The holidays are almost upon us. Are you considering a new camera for yourself, or for a gift? This is a great time of year to make a technology purchase. Cameras are more than just boxes that take snapshots, they are now computers wrapped around a lens. They are complex and making the right choice in a purchase can also be complex.
So what should you buy? I’m not going to tell you. I will try to assist you in making the right choice for you. What is the right choice for you?
The wrong choice is to watch an ad on TV and get caught up in fancy sounding specifications, meaningless numbers, and hype. You want to have a clear idea of what you want, and then find a camera that matches those wants, and fits your budget. Speaking of budget, watch out for hidden costs. For example, does the camera come with a battery, a memory card, or are the manual clear and understandable.
The first thing to determine is what I want to do with my photography. If you want to primarily take pictures of the kids and post them to FaceBook; I would suggest that your cell phone is probably more than adequate. In fact, cell phone cameras are incredible. They take some amazing pictures, allow you to perform some edits, apply filters, share on social media, and print. They have functions that rival a high end camera. The major drawback is the sensor size, and the optics.
For convenience, you can’t beat them. They are ubiquitous, most everyone has one and with the explosion of Instagram, Twitter, Facebook and so on, they are now the primary camera for users all over the world. Much like back in the film days the bigger the film size [nowadays sensor] the better quality image you have when you increase the output size. If you want to print an image taken with a cell phone, a standard print of 3.5 x 5, 5 x 7 and maybe even an 8 x 10 will look good. Printing larger with a cell phone image and you will probably see some loss in quality, like blurriness, softness, and other artifacts.
I use my iPhone 7 Plus as a backup camera, and in some cases I have better results from it than from my “big” camera.
When comparing camera specifications these are some of the specs that make a difference.
[if !supportLists]Image sensor size
[if !supportLists][endif]A professional camera has a sensor that’s 864 mm2 as opposed to a typical point and shoot camera with a sensor size of 25 mm2. This is almost 35 times smaller than the professional; Cell phone sensors are even smaller.
[if !supportLists]Optics. Glass verses plastic. Coated optics, multiple elements.
[if !supportLists]Fixed lens verses interchangeable lenses.
[if !supportLists][endif]Zoom – Optical versus digital.
[if !supportLists]Ignore digital zoom numbers, they are very misleading. All digital zoom does is crop the image so that you are only seeing a portion of the complete image. This introduces distortion, pixelization [where you can start to see edges that look somewhat ragged and blocky]
[if !supportLists]For example you may see a camera advertized with 10X optical and 30X digital zoom. To get to 30X the optical goes out to 10X and then the camera crops the image and in effect, throws away 2/3 of the rest of the image to give the illusion of 30X.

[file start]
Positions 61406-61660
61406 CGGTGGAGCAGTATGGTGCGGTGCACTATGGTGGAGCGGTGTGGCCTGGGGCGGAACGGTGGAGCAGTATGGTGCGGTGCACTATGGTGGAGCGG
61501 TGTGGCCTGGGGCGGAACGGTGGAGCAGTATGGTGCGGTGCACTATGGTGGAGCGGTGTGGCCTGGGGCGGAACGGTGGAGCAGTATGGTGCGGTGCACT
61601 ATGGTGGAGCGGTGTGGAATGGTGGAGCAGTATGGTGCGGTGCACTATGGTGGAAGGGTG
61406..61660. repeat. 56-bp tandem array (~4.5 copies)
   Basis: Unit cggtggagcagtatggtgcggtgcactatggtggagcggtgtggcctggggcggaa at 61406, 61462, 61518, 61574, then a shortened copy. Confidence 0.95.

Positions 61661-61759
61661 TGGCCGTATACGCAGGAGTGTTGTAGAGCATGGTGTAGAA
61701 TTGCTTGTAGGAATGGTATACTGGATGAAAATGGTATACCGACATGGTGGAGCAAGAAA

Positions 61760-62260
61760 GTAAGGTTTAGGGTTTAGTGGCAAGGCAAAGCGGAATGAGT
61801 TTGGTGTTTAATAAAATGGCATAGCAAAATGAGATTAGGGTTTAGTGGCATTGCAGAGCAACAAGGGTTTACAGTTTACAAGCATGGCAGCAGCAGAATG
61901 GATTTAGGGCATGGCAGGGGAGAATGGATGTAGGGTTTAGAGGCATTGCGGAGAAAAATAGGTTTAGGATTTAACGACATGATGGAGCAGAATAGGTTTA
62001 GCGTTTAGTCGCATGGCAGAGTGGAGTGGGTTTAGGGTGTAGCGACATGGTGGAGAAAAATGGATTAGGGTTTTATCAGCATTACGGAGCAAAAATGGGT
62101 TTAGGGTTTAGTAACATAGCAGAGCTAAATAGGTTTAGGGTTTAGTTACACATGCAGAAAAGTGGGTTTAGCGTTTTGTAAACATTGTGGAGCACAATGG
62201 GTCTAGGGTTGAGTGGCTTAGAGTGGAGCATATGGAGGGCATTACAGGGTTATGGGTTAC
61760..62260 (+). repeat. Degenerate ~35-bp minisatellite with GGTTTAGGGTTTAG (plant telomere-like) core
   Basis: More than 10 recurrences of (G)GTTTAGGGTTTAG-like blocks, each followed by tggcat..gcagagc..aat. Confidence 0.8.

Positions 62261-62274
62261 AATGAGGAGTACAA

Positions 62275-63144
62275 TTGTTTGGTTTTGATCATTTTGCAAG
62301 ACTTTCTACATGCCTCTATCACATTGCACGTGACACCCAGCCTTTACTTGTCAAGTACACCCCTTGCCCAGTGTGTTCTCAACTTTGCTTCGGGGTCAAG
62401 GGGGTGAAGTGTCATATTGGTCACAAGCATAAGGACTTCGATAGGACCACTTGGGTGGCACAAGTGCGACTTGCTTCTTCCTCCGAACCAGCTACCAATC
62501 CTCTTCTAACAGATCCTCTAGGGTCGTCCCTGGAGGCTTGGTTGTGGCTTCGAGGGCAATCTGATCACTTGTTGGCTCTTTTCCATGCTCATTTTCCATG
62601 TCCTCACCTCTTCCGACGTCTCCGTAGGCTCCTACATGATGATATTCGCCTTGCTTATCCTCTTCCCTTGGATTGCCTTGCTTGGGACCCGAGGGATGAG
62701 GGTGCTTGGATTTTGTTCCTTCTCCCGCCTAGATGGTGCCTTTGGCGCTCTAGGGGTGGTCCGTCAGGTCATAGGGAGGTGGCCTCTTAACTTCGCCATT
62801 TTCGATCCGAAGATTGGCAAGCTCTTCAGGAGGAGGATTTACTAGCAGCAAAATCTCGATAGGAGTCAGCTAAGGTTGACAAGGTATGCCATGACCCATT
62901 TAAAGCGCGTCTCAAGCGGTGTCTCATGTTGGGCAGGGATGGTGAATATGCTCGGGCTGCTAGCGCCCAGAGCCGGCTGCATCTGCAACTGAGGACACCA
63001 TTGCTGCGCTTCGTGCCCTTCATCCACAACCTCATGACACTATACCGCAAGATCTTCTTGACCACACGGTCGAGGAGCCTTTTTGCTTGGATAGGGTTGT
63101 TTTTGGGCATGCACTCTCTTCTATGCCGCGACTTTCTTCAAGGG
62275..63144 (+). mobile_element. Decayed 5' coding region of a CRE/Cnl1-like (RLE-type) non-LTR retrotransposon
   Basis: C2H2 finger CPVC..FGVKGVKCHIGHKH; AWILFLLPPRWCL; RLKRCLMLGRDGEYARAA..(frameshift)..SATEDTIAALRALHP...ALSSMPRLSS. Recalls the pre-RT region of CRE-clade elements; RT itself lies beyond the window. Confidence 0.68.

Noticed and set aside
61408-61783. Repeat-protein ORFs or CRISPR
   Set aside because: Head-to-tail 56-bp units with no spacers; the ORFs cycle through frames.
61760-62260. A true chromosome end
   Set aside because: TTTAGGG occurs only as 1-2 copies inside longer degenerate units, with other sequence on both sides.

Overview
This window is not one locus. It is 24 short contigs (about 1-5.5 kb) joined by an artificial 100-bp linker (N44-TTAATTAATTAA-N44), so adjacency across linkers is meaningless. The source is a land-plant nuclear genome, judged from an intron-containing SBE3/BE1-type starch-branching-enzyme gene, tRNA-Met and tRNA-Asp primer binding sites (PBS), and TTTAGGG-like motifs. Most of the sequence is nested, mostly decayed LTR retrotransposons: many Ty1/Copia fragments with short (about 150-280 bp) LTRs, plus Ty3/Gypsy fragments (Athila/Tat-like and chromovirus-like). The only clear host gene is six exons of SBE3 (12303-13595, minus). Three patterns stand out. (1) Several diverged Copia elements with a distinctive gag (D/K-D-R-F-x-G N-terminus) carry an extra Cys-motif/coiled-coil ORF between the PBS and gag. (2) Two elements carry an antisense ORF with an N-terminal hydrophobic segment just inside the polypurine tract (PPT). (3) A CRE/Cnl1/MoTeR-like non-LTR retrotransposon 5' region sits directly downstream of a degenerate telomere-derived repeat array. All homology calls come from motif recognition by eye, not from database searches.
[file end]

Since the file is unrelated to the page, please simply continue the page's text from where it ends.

[if !supportLists]Finally, megapixels. The spec that is the most hyped and in my opinion, the least important. If you talk to a salesman and all they want to tell you is the megapixels, then you need to find another salesman.
Point and Shoot or DSLR?
Casual camera users typically prefer the compact size and easy usability of point-and-shoot digital cameras, which have automatic focus and flash options. Additional point-and-shoot advantages typically include red-eye prevention and removal, automatic exposure adjustment, automatic face detection and digital movie.
These are the most common type of camera in general use. They have amazing features, gobs of control functions that let you capture an image the way you want. They usually are small enough to fit into a pocket or purse. These are the cameras we take on vacation, to the birthday party, the graduation party, the wedding, etc. Their sensors are about twice the size of a cell phone, producing much better images, as well as having easier access to the controls. These cameras usually have a zoom lens that you can get some decent close-ups as well as zoom in on distance points. But you can’t change the lens.
DSLR [Digital Single Lens Reflex] cameras are ideal for photography hobbyists and professionals, and now come in several price ranges that are more accessible to the hobby buyer. The reason they are called that is when you look through the viewfinder, you are looking directly out the lens, through a prism built into it. You and the camera are seeing the exact same thing. These cameras have the ability to change out the lenses as well. There are more “moving parts”. There can be a bit of a learning curve, but these camera’s give us the highest quality of images.
The bottom line is to figure out what you want to do, and match your camera purchase to those wants. Remember, the best camera to have is the one that you will use. The camera you use is the camera that is with you, not in a drawer with dead batteries and a missing memory card.